What Do You Wear to a SlutWalk?

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What do you wear to SlutWalk? Well, what would you wear to get raped? Short skirt, tight dress, pants, sari, burka, flannel pajamas….anything.

The message of SlutWalk is not the wardrobe. Many journalists and critics entirely miss this point. The original protest in Toronto was based on comments by a Toronto police officer saying that “women should avoid dressing like sluts in order not to be victimized”. In response, a group of women is organizing a march to express their frustrations. The biggest frustration? After all this time people are still saying stupid shit about how clothing causes rape. As if when a man sees a long pair of shapely legs and turns into some sort of beast unable to control his own urges. It’s honestly as insulting to men as it is to women.

While many participants do come dressed provocatively (I do), it’s hardly a requirement if you don’t want to. We want you to wear what makes you comfortable, and we want everyone else to understand that your clothes do not equal consent. But, that’s not the entirety of the message: the flip side is that dressing conservatively doesn’t save anyone from being sexually assaulted. Rape is about power, not sex. That is why Grandmothers and people with disabilities, women living in poverty, and homeless boys and girls are often targets for sexual violence.

I remember going to my first SlutWalk event and seeing a woman wearing full-bodied pajamas with a sign “this is what I was wearing when I was raped”. It was powerful—thinking back on it still gives me shivers.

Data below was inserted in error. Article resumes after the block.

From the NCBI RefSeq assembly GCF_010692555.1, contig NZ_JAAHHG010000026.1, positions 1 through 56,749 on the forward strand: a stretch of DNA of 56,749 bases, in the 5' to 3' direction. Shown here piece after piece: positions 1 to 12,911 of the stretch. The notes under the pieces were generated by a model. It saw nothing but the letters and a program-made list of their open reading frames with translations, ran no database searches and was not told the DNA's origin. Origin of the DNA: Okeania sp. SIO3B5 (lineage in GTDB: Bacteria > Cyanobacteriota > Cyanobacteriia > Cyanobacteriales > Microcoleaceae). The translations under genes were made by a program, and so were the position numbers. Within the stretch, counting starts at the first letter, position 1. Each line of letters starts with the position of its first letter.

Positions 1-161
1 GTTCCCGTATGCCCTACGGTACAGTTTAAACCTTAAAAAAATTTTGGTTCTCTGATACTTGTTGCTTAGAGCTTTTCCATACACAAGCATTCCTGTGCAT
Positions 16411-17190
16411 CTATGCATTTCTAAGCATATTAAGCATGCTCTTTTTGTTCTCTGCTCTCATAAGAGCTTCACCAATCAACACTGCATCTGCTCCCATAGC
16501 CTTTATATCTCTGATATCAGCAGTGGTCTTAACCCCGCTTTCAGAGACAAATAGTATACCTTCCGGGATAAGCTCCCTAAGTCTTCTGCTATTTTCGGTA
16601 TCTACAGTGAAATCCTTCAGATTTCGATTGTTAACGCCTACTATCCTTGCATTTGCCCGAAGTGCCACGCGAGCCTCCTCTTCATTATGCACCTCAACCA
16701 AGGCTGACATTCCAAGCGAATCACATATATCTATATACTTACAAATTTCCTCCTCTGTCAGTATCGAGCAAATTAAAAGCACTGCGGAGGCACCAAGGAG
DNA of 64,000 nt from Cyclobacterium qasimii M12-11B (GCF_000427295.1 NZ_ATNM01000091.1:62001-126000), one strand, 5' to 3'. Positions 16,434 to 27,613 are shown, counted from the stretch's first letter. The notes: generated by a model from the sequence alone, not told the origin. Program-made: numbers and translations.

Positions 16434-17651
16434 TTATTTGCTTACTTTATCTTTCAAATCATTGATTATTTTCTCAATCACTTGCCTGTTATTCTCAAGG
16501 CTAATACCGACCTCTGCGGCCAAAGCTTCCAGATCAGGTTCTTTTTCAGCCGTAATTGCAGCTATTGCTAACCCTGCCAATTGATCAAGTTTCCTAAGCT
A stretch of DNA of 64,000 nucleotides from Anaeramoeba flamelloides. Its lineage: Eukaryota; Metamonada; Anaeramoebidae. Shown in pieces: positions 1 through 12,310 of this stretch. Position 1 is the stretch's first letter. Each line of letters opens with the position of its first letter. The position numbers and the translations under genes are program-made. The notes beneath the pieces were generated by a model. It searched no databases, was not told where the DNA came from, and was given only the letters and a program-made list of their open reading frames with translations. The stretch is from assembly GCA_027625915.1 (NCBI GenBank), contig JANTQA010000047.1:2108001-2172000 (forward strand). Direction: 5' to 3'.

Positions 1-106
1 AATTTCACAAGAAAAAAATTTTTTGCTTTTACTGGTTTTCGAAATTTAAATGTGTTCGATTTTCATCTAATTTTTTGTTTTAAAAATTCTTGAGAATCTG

In March, Twitter user @Steenfox (Christine Fox) sparked a conversation about what people were wearing when they were sexually assaulted. Some of the answers were collected by The Root:

@steenfox I was wearing a hooded sweatshirt, baggy jeans and a cap advertising the Beatles. You can RT

@steenfox I was wearing a brown Garanimals-type shirt w/green frogs on it, a brown fringe jacket, Wranglers and B. Brown loafers. 6. OKRT

@steenfox The first time? I was 8. I had on a sweater and jeans. The 2nd, work clothes: dress pants and a button up blouse

@steenfox 1st of multiple times by the same family member was at 7…wearing pajamas. 2nd time I was 12…sweatpants and tee…youth pastor

The link between a woman’s wardrobe and sexual assault is one of the most insidious myths that exist. It is victim-blaming. It is desperately seeking a way to make sense of sexual violence and protect yourself and people you love. It’s the same cultural narrative that tells young girls that their bodies are a distraction to young men–as though teen girl should, or even could, be responsible for the hormone-fueled thinking of teenage boys.

I understand why people may think that way—but we have to shift the focus off of the victims and on to the perpetrators of sexual assault. We have to insist that people are responsible for their own feelings and the earlier we teach young men and women, the better.

We need to tell people who rape that, “this dress is not a yes”. We need society to understand that telling anyone that something they did caused their sexual assault is wrong.

Wear as much or as little to SlutWalk as you want.

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